What do your kids do during the summer? What did you do for the summers when you were a kid? Some of my fondest memories of my childhood summers are connected to Guide Camp. For my son and daughters, many summer memories will be tied up with weeks at Camp Geddie. For around twenty years now our summer plans have been built around camp dates and costs.
I remember sleeping in bell tents on wooden platforms and brailling up the sides during the day to air them out, kitchen duty and helping the leader make porridge for breakfast, dish water that was so hot it would almost take your skin right off, licorice for tuck, polar dip, campfire and more. At our church camp the girls sleep on bunk beds in cabins, eat in the Irwin Lodge, canoe, hike, swim, worship, and of course have campfires on the beach. Most of all we spend time with other young people, some friends when we arrive, some we make after we get there.
What is it that makes summer camp so special? Is it the amazing scenery, the activities, the food (no, that can’t be it), time away from home? Those are all great features. We may learn a lot about ourselves and others at camp, we may learn new skills, try challenges we would normally be afraid to try. At a Guide or Scout camp the kids learn about cooking on fires, repairing tents, making knots, fending for themselves in the woods, and camp crafts. At a church camp we will hear God’s word in a different setting and with extra time to reflect and new people with whom to discuss things.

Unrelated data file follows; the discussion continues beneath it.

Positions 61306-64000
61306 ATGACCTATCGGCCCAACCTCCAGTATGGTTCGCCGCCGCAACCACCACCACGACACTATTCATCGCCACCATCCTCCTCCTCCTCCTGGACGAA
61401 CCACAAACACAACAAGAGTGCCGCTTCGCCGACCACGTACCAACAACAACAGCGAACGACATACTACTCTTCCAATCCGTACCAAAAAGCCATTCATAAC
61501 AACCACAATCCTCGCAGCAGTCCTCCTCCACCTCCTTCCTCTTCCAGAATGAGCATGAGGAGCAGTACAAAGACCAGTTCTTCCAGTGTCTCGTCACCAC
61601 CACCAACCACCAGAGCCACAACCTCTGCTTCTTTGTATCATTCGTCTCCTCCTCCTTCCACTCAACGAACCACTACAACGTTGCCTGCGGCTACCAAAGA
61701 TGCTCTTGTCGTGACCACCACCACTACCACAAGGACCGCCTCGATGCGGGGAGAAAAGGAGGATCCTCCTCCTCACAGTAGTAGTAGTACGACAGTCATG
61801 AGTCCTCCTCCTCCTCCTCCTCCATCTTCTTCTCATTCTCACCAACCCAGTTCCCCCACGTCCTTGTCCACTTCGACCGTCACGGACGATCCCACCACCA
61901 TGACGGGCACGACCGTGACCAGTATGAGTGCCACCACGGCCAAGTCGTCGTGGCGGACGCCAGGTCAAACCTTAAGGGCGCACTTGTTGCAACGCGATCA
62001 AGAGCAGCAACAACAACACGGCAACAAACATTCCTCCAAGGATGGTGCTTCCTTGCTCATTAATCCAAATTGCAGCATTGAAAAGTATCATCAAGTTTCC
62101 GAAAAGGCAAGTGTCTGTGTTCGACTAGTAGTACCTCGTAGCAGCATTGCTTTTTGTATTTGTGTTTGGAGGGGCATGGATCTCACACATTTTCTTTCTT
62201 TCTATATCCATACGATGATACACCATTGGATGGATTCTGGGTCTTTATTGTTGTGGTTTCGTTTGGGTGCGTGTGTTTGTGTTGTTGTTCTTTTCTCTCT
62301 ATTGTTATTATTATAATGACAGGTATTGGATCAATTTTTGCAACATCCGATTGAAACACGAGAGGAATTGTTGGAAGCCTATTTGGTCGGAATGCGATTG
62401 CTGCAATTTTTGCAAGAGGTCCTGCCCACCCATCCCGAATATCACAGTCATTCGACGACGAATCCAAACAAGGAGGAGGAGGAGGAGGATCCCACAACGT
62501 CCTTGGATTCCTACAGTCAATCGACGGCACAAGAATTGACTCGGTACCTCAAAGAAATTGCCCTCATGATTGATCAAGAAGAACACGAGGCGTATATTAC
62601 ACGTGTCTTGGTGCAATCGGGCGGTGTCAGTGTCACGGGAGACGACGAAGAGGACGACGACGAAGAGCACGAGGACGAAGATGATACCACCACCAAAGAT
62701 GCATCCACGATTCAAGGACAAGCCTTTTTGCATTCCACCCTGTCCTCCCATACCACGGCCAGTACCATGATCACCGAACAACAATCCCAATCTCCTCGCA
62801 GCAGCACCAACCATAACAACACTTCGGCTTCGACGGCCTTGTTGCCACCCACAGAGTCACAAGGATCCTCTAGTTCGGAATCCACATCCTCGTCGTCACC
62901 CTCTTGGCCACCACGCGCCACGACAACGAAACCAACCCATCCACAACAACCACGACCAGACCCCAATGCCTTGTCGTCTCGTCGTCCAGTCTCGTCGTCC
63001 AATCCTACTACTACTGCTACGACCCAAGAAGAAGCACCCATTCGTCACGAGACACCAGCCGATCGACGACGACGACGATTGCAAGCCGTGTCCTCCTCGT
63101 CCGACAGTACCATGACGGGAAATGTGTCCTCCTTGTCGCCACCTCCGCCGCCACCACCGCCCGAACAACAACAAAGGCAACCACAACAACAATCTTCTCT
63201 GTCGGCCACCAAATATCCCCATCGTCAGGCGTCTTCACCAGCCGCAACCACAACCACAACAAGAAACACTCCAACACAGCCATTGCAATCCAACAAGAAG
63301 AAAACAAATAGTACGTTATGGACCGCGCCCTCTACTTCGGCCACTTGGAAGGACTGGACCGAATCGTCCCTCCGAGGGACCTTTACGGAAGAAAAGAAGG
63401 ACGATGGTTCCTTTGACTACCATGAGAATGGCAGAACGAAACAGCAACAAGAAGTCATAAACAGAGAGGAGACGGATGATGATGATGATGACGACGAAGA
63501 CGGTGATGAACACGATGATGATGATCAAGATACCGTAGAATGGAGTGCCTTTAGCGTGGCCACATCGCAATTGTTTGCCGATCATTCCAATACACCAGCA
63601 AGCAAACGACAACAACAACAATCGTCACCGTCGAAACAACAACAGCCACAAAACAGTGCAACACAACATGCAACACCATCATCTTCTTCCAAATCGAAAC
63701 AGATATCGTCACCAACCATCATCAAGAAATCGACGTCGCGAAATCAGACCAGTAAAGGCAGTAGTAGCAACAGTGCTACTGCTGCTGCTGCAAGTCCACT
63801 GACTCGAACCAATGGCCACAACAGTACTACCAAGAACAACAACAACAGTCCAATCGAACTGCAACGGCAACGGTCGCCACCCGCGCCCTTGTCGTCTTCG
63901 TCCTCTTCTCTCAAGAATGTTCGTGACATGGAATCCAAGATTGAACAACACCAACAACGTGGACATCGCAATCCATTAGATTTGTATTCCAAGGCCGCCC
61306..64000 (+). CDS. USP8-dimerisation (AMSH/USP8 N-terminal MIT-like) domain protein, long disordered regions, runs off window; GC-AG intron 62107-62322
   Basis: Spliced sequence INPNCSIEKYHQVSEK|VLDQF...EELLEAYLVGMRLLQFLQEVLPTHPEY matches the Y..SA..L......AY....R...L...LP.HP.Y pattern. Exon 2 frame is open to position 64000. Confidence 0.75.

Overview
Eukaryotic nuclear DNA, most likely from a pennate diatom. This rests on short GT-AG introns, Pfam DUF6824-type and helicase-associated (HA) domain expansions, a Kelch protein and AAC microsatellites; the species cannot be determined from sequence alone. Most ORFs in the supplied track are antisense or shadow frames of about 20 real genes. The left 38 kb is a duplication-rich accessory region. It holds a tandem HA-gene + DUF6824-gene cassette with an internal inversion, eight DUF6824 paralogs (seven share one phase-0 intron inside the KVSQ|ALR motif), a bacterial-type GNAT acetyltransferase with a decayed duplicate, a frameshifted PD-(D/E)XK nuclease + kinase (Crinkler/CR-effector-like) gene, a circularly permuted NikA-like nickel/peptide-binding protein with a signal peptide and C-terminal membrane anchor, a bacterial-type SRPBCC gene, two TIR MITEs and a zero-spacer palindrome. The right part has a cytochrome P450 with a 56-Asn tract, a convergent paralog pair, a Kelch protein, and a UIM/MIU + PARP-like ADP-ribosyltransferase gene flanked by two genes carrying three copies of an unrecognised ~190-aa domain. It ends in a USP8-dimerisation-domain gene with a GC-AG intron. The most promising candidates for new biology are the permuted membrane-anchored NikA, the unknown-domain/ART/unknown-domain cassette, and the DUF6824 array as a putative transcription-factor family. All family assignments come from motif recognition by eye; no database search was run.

I think the real value comes in the unplanned moments. When it is raining for the third day in a row and everyone just runs out in the rain to play anyway. The moment when you first notice the sunrise. That moment just after the final song at the end of campfire as everyone sits in silence for a moment looking at the dying flames before heading to bed. Those are the moments in which your spirits are refreshed and if you listen carefully you can hear God’s whisper of reassurance and love.